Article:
Budget Resolutions - Amendment of the Law

Part of the debate – in the House of Commons at 4:25 pm on 14th March 2017.

Alert me about debates like this

Photo of Jim Cunningham Jim Cunningham Labour, Coventry South 4:25 pm, 14th March 2017

I start by congratulating my new hon. Friend Gareth Snell. His speech was interesting and very hopeful, given the economic situation that the people of Stoke-on-Trent, like the rest of the country, are suffering from. I am sure their new Member will do his adopted city proud, as I try to do for Coventry.

Let us look at the Budget in the context of the austerity measures that the Government have pursued. They will have lasted far longer than the time from the start of the second world war to the end of rationing, and we wonder why people like Donald Trump get elected—it is because austerity has gone on far too long in America, like in this country and in Europe. I would have expected the Budget to have offered at least some sort of hope to the British people, but all we had was a further dose of austerity.

The Government told us that the deficit would be eliminated by the end of the last Parliament—another promise that they have broken. In fact, the Chancellor is now extending the deficit. Taxes are increasing while real wages are falling. The TUC’s analysis has found that the UK ranks 103rd out of 112 countries for pay growth. Some 6 million people earn less than the living wage and 4 million children are in poverty. The Government have not really addressed those issues.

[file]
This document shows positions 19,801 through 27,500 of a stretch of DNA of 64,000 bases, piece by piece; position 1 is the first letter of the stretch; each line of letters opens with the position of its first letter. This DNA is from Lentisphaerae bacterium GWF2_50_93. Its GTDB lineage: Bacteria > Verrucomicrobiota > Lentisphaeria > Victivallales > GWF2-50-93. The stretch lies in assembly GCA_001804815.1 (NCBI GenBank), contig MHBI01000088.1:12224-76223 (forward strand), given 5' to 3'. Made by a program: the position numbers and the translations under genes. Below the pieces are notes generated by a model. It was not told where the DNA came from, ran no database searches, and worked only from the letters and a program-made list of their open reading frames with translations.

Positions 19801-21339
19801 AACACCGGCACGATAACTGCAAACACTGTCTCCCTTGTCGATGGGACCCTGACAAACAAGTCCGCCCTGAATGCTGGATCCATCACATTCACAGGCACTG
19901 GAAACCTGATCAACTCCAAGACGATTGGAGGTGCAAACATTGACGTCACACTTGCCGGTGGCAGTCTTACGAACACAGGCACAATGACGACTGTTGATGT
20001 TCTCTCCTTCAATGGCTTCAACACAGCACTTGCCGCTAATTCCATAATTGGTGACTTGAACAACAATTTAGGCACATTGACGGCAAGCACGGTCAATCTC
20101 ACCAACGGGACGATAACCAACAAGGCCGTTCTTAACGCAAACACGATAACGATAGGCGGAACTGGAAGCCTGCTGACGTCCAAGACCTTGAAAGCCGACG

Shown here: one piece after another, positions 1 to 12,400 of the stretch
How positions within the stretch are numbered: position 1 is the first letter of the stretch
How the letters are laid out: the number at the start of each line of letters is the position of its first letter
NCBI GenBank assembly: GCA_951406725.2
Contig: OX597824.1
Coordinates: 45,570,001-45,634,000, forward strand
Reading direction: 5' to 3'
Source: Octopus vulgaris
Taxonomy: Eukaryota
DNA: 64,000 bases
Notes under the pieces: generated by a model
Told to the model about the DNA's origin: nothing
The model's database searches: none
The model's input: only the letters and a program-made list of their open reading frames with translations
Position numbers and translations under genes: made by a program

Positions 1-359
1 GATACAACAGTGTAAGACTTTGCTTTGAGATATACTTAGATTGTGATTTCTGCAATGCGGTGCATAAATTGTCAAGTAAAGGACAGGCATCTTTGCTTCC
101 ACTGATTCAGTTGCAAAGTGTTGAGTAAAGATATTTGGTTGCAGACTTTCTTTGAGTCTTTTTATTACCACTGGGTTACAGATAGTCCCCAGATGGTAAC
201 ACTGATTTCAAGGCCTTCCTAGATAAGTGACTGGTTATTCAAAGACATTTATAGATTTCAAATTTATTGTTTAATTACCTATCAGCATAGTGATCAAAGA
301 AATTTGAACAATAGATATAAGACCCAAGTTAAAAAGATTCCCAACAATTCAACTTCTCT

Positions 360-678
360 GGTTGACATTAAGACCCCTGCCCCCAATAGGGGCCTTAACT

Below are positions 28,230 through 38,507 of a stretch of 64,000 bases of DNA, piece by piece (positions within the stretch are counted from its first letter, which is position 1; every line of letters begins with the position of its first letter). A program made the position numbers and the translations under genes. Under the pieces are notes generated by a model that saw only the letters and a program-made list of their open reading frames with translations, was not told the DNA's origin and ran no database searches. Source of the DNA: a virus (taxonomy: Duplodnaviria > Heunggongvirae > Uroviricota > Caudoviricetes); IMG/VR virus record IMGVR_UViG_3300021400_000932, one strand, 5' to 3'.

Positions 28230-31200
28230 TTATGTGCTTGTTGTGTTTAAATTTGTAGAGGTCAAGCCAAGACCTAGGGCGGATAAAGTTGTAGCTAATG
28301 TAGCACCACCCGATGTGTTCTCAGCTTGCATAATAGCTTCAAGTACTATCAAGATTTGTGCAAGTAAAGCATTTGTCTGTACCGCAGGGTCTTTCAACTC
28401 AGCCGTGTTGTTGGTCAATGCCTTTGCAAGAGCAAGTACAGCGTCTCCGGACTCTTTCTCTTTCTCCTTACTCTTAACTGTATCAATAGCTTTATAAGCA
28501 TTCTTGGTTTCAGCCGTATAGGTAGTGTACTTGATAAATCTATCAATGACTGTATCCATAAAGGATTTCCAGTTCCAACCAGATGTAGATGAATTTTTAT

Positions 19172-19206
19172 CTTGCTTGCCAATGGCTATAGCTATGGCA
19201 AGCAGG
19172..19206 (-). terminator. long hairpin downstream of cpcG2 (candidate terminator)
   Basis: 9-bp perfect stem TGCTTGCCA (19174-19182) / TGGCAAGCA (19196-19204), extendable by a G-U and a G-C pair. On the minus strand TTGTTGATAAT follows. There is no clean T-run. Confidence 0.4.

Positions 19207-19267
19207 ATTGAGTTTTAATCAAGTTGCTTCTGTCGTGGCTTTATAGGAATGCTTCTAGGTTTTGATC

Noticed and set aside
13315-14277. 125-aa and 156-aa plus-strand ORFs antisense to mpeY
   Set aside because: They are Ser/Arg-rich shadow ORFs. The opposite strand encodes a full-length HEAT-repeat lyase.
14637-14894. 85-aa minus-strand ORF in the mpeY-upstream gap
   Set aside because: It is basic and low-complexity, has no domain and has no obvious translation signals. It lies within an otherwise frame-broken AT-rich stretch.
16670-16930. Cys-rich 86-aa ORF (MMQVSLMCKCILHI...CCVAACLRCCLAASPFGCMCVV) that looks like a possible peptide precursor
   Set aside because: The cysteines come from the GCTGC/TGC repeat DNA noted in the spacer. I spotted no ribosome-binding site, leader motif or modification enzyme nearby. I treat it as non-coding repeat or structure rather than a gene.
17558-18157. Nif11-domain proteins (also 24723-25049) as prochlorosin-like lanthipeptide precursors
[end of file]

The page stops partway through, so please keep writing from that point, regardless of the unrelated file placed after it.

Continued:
When Labour left office, Britain retained its triple A rating, we had low interest rates to help poorer families, and 85,000 more nurses and 32,000 more doctors had been trained. The current Government, and the coalition before them, have been living off the benefits of that.

Another broken manifesto promise by the Government is on national insurance contributions. That was touched on earlier, so I will not elaborate too much on it, but it will affect self-employed people, particularly those in lower pay brackets such as taxi drivers and people working in pubs. The rich will not necessarily be better off as a result, but the change will hit hard-working people.

In the case of welfare, there has been no reversal of the personal independence payment cuts and the changes to employment and support allowance, which will hit disabled people hard. There have been demonstrations about that, and I am sure that my colleagues will have been lobbied about it at their surgeries. Yet the Government have started a process that will allow some people to pass on property free from inheritance tax.